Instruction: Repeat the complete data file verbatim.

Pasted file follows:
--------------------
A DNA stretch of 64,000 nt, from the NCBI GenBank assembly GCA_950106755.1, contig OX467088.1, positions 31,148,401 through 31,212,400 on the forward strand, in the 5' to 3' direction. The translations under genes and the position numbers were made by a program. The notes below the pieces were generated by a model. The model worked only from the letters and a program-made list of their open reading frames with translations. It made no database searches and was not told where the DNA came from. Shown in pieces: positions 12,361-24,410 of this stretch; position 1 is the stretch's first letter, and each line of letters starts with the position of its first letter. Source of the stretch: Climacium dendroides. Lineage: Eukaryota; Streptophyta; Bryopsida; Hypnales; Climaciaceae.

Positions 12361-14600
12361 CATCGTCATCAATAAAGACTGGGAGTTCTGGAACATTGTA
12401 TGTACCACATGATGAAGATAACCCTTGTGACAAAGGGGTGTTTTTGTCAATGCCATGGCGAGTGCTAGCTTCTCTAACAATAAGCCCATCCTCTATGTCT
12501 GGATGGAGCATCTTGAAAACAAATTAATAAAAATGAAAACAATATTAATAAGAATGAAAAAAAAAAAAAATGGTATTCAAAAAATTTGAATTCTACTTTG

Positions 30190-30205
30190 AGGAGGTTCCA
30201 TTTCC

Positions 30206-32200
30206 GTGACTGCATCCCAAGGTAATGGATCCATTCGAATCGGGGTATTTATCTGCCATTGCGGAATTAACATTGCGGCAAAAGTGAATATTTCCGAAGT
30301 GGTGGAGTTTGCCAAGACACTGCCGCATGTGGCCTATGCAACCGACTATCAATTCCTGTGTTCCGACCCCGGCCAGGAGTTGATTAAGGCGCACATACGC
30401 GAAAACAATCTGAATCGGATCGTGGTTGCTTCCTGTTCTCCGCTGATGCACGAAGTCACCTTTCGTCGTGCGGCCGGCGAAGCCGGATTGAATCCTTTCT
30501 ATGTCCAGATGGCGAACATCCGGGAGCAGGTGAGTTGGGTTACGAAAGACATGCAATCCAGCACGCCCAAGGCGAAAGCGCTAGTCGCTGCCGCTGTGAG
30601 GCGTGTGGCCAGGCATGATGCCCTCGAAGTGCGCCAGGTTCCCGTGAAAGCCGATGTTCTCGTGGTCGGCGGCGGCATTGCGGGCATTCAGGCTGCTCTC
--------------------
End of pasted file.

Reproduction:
A DNA stretch of 64,000 nt, from the NCBI GenBank assembly GCA_950106755.1, contig OX467088.1, positions 31,148,401 through 31,212,400 on the forward strand, in the 5' to 3' direction. The translations under genes and the position numbers were made by a program. The notes below the pieces were generated by a model. The model worked only from the letters and a program-made list of their open reading frames with translations. It made no database searches and was not told where the DNA came from. Shown in pieces: positions 12,361-24,410 of this stretch; position 1 is the stretch's first letter, and each line of letters starts with the position of its first letter. Source of the stretch: Climacium dendroides. Lineage: Eukaryota; Streptophyta; Bryopsida; Hypnales; Climaciaceae.

Positions 12361-14600
12361 CATCGTCATCAATAAAGACTGGGAGTTCTGGAACATTGTA
12401 TGTACCACATGATGAAGATAACCCTTGTGACAAAGGGGTGTTTTTGTCAATGCCATGGCGAGTGCTAGCTTCTCTAACAATAAGCCCATCCTCTATGTCT
12501 GGATGGAGCATCTTGAAAACAAATTAATAAAAATGAAAACAATATTAATAAGAATGAAAAAAAAAAAAAATGGTATTCAAAAAATTTGAATTCTACTTTG

Positions 30190-30205
30190 AGGAGGTTCCA
30201 TTTCC

Positions 30206-32200
30206 GTGACTGCATCCCAAGGTAATGGATCCATTCGAATCGGGGTATTTATCTGCCATTGCGGAATTAACATTGCGGCAAAAGTGAATATTTCCGAAGT
30301 GGTGGAGTTTGCCAAGACACTGCCGCATGTGGCCTATGCAACCGACTATCAATTCCTGTGTTCCGACCCCGGCCAGGAGTTGATTAAGGCGCACATACGC
30401 GAAAACAATCTGAATCGGATCGTGGTTGCTTCCTGTTCTCCGCTGATGCACGAAGTCACCTTTCGTCGTGCGGCCGGCGAAGCCGGATTGAATCCTTTCT
30501 ATGTCCAGATGGCGAACATCCGGGAGCAGGTGAGTTGGGTTACGAAAGACATGCAATCCAGCACGCCCAAGGCGAAAGCGCTAGTCGCTGCCGCTGTGAG
30601 GCGTGTGGCCAGGCATGATGCCCTCGAAGTGCGCCAGGTTCCCGTGAAAGCCGATGTTCTCGTGGTCGGCGGCGGCATTGCGGGCATTCAGGCTGCTCTC